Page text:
A little relaxation can do your body good. Remember not to stay in that bathtub too long, or you can put you and your baby in danger.

During pregnancy, you are also more prone to Urinary Tract Infections (UTIs) and yeast infections, however. It is believed that using a bubble bath can significantly increase your chances of contracting one of these infections.

For that reason, try to save bubble baths for when you need an indulgence, not as an everyday way to cope with stress. Also, as prevention of UTIs, you should avoid using scented soaps and bathing cosmetics and make sure you drink enough water.

Another risk associated with using bubble baths is that they can cause the bathtub to become more slick. Your new center of gravity is enough to make you lose balance already, and adding in the slickness of the bubbles can be an accident waiting to happen.

Can A Warm Bath Induce Labor?

Some midwives suggest taking a warm bath can help naturally induce labor. This is true, but it is not the warm water of the bath that induces the labor.

A bath helps you relax and calm your emotional state. It is these two things that can promote the induction of labor.

Some women who are just waiting for their water to break are prolonging the process by being stressed out or scared and not allowing their body to naturally prepare itself (source).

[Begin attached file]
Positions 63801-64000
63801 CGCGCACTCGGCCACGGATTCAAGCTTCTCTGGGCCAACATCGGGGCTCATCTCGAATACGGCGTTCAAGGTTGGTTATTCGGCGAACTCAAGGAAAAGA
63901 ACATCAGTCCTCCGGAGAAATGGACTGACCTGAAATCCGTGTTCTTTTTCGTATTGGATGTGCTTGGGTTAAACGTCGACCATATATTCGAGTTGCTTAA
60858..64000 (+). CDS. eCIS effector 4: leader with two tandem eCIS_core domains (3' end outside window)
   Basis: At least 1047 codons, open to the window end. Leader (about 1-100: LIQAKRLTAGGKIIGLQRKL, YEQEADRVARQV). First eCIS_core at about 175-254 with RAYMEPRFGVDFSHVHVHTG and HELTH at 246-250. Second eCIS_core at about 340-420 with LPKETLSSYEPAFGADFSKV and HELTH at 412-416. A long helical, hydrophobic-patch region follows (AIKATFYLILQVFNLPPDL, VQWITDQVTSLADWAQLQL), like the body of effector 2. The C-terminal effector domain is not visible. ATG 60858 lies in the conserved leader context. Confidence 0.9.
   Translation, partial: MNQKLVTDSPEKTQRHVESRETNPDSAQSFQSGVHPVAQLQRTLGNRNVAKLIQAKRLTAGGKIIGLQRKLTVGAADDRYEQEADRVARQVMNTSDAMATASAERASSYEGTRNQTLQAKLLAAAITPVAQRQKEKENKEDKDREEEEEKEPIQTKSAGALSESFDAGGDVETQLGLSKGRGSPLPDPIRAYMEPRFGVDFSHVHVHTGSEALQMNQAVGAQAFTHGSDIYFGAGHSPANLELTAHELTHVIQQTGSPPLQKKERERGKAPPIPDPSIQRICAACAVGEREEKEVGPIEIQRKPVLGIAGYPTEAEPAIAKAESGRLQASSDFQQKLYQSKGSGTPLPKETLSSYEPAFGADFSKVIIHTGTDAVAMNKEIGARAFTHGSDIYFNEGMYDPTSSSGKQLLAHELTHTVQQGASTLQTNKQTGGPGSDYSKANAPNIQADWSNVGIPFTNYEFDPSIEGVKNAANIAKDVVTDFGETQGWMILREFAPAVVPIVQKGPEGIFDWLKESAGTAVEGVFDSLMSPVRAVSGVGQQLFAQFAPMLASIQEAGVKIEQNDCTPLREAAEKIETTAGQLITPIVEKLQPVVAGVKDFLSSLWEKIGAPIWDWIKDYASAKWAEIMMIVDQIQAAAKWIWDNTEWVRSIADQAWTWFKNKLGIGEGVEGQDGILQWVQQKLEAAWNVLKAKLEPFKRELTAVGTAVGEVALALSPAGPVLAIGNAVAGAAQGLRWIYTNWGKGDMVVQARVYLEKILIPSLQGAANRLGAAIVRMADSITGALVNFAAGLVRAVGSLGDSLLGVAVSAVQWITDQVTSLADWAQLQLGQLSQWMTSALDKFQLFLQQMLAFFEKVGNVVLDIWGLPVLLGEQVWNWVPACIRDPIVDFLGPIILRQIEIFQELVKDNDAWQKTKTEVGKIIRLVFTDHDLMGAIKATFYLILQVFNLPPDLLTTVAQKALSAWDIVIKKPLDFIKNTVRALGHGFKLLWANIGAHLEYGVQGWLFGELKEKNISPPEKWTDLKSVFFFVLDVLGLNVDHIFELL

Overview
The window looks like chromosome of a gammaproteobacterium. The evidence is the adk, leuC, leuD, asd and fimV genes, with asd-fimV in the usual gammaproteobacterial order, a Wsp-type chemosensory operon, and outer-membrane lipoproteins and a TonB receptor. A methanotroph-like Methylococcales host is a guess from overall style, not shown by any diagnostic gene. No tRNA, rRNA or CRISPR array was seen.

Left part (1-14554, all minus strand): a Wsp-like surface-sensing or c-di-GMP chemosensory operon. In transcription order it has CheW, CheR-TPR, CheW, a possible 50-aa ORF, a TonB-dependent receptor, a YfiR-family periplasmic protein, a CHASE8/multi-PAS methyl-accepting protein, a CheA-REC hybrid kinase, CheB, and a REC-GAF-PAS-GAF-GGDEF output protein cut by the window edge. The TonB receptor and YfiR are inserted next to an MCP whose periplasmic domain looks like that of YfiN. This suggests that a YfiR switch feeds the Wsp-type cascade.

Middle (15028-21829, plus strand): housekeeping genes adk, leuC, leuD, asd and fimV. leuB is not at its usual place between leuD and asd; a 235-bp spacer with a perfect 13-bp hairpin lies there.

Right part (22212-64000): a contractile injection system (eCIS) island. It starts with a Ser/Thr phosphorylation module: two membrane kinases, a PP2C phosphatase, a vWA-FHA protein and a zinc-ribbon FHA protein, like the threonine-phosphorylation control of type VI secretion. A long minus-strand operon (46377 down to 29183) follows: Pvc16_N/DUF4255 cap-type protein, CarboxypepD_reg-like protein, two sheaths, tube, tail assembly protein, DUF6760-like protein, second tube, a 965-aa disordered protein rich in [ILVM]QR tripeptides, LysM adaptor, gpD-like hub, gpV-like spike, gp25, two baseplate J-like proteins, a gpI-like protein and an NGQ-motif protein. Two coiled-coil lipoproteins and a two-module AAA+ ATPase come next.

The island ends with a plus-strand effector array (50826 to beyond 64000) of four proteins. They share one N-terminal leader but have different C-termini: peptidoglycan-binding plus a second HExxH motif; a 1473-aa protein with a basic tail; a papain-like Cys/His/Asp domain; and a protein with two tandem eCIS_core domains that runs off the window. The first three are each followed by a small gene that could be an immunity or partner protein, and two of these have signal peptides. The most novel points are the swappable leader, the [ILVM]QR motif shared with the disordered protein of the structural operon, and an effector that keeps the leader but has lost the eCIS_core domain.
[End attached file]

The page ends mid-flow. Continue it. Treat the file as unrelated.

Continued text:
A soothing bath may be all you need to help you move one step closer to meeting your precious little one.

Don’t Worry

The relaxation of a warm bath will not cause you to go into labor. It will simply reduce your stress and anxiety levels. By lowering the stress levels, a bath will help you be more prepared and accepting of the labor process if you are carrying a full-term baby.

Bathing While Bleeding

At no time during your pregnancy should you bathe if you are experiencing bleeding.

If you are pregnant and experiencing significant bleeding it is vital you seek medical attention immediately because there is an underlying issue that needs to be addressed.

If you are experiencing light bleeding, this can be normal. You should consult with your doctor to make sure your bleeding is not being caused by anything serious.

Don’t worry if you have light bleeding because this happens in 20 percent of pregnancies within the first trimester. Some women even experience light bleeding throughout their pregnancy (source). During this time you can take a bath providing it’s not too hot, and you should avoid using tampons and having sexual intercourse (source).

Apple Cider Vinegar Baths

As mentioned above, pregnancy is a time when your body has an elevated potential to develop a yeast infection.

There are numerous products to help yeast infections, but you should always ask your healthcare provider about the best choice for you (source). If you are wishing for a remedy that will help treat your infection while you sit back and relax, there’s a good chance you’re thinking about adding apple cider vinegar to your bath.

Apple cider vinegar is believed to have antifungal properties, although the scientific evidence behind this is not extensive. Still, it is a relatively safe natural remedy if used properly. By adding just one cup to your bath water, you can be on your way to relief (source).